Rockwell Automation’s Integrated Architecture leverages one multidisciplinary control engine, one development environment, one common networking protocol and one service-oriented architecture for integrated plant-wide control. “It is the convergence of control and information,” said Steve Ludwig, commercial programs manager, automation control and information group, for Rockwell Automation.
“The Logix platform and Integrated Architecture serves end users and OEMs,” Ludwig explained. “If you’re an end user, you’re probably more focused on IT convergence. If you’re an OEM, you’re going to focus on control discipline convergence.”
In a tour of the Integrated Architecture booth on the Automation Fair exhibit floor, Ludwig pointed out some of Rockwell Automation’s newest contributions to manufacturing convergence.
“We’re producing new ‘ease of use’ tools and products to make implementation of the Rockwell Automation Integrated Architecture core systems even easier.” Rockwell’s Automation’s Steve Ludwig explained how the company’s platform offering is helping its customers to more easily capitalize on Manufacturing Convergence.
“We’re producing new ‘ease of use’ tools and products to make implementation of the Rockwell Automation Integrated Architecture core systems even easier,” Ludwig said.
Some of these include the Dynamix and Safety Accelerator toolkits, new network Reference Architectures, Process System Characterization and migration enablers for legacy competitor systems. These tools were modeled after the highly successful Kinetix Accelerator toolkit for motion control applications and help users understand, plan and configure their systems.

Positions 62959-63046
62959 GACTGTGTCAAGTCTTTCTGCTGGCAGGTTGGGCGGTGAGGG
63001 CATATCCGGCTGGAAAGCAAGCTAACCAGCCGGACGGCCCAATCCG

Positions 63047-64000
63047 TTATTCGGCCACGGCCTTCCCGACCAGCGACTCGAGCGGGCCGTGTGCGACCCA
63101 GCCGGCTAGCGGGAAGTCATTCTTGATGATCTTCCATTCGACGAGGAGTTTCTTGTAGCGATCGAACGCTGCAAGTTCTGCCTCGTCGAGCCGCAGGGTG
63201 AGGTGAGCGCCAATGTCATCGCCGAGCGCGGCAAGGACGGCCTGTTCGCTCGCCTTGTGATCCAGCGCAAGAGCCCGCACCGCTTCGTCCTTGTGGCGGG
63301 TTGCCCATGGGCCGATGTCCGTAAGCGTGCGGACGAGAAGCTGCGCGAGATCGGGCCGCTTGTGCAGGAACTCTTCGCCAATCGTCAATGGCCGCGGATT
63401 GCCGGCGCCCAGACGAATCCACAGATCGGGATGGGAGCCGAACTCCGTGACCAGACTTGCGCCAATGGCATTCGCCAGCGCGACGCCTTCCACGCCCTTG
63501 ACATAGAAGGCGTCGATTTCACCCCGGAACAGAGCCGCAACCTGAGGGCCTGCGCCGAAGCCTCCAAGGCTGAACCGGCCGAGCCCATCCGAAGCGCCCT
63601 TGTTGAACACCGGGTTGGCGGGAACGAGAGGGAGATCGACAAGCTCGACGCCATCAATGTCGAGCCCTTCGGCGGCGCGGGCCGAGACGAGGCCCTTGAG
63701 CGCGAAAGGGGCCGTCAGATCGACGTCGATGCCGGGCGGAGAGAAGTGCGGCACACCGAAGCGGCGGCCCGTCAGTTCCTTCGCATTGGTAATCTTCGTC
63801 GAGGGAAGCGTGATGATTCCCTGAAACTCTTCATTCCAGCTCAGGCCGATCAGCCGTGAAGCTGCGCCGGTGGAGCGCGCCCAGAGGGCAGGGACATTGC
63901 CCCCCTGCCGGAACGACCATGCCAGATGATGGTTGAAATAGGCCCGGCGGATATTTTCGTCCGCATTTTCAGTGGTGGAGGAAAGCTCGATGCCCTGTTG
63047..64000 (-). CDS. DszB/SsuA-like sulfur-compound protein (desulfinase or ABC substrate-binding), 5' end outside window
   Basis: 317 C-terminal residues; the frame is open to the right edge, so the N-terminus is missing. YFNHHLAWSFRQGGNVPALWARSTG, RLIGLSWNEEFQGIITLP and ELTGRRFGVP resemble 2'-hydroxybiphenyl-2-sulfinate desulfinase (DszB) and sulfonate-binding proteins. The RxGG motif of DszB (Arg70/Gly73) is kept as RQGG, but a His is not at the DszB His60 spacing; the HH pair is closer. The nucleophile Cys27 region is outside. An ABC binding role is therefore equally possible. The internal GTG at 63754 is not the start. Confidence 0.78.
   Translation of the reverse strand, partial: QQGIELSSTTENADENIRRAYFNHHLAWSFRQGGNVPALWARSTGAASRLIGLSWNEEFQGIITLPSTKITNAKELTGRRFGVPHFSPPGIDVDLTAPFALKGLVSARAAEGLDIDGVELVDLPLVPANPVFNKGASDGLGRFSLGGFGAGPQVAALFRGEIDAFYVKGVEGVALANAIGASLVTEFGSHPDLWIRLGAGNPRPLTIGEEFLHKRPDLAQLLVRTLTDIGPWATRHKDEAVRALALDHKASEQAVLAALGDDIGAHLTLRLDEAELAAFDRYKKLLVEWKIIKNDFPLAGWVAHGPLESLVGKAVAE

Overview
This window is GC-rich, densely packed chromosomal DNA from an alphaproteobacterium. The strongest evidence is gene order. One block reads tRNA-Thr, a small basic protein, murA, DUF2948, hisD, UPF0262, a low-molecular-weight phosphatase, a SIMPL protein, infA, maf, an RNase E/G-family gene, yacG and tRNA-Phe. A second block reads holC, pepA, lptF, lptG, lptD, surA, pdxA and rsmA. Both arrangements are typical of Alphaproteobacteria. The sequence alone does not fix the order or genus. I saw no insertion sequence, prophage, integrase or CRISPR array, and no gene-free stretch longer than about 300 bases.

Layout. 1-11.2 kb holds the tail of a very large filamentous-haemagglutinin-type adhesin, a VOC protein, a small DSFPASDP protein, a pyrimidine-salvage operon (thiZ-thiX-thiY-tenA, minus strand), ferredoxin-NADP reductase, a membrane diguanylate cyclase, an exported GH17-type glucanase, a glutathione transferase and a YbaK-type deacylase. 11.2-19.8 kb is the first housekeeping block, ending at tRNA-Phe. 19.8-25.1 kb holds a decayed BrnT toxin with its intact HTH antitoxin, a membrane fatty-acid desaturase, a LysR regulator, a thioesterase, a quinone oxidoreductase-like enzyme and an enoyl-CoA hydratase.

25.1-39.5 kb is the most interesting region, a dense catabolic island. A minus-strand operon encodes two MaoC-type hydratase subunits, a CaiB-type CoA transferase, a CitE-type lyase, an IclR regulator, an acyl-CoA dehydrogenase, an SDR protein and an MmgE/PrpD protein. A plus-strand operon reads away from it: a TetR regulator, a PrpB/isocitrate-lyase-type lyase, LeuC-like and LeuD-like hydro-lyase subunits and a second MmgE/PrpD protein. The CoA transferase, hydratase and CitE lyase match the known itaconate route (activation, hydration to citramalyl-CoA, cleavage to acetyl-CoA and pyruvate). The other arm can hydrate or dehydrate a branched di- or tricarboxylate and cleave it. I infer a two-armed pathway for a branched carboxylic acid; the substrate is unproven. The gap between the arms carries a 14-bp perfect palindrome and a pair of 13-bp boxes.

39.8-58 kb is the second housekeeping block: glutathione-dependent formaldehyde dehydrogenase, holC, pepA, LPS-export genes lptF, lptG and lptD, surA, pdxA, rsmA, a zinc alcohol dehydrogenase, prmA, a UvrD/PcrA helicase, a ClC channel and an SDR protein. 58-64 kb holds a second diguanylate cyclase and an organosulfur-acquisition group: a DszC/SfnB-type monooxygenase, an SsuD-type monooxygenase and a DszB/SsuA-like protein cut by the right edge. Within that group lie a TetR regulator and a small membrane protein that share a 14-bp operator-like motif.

“In addition, we’ve produced usability tools like our standard reference architecture for industrial networks, which we developed with our partner Cisco Systems,” he said.
On the product side, Rockwell Automation is introducing new Panel PCs in high and standard performance configurations, as well as a higher memory-availability Logix5565. The new L635 Safety Controller comes with a built-in metal forming instruction set, with applicability for food and beverages. “It makes forming cans easier,” Ludwig said.
Another featured product is the Logix XT line of controllers, with availability in April 2009. The XT stands for extreme temperature, and the active controller components are separated on the backplane by passive vented faceplate segments that enable operation from -20 °C to +70 °C. “The XT is designed specifically for rugged environments like process plants and offshore rigs,” Ludwig said.
“Mobility is a significant aspect of convergence,” Ludwig added, “especially since operators often need to be outside the control room. FactoryTalk View SE and FactoryTalk ViewPoint are cases in point. FactoryTalk ViewPoint’s first version is read-only for monitoring only,” he said. “It runs on tablet PCs like the cool new Panasonic CF-U1 and others,” he said, “and next year we expect to be able to make ViewPoint bidirectional.”
Integrated Architecture means that robotics and motion control applications and process control applications can all be done on the same platform with common development tools and common training. “We’ve introduced some new Logix devices to compliment our mechatronics toolkit,” Ludwig said. “For example, our L4 CompactLogix controller has integrated motion control solutions built in. This aids OEMs immeasurably.”
“Integrated Architecture means increased throughput, ease of design and energy efficiency,” Ludwig said. “Our PowerFlex motor controls are designed for integration with our Logix platform, and they can reduce energy usage considerably. Rightsizing machines and using direct drive electric motors instead of pneumatics can save as much as 23% over conventional designs,” he concluded.
“Integrated Architecture, because it has a common set of tools, helps handle the global employee shortage. Users can train on one system, maintain one system, handle a single knowledge base and lower their MRO cost, all at the same time.”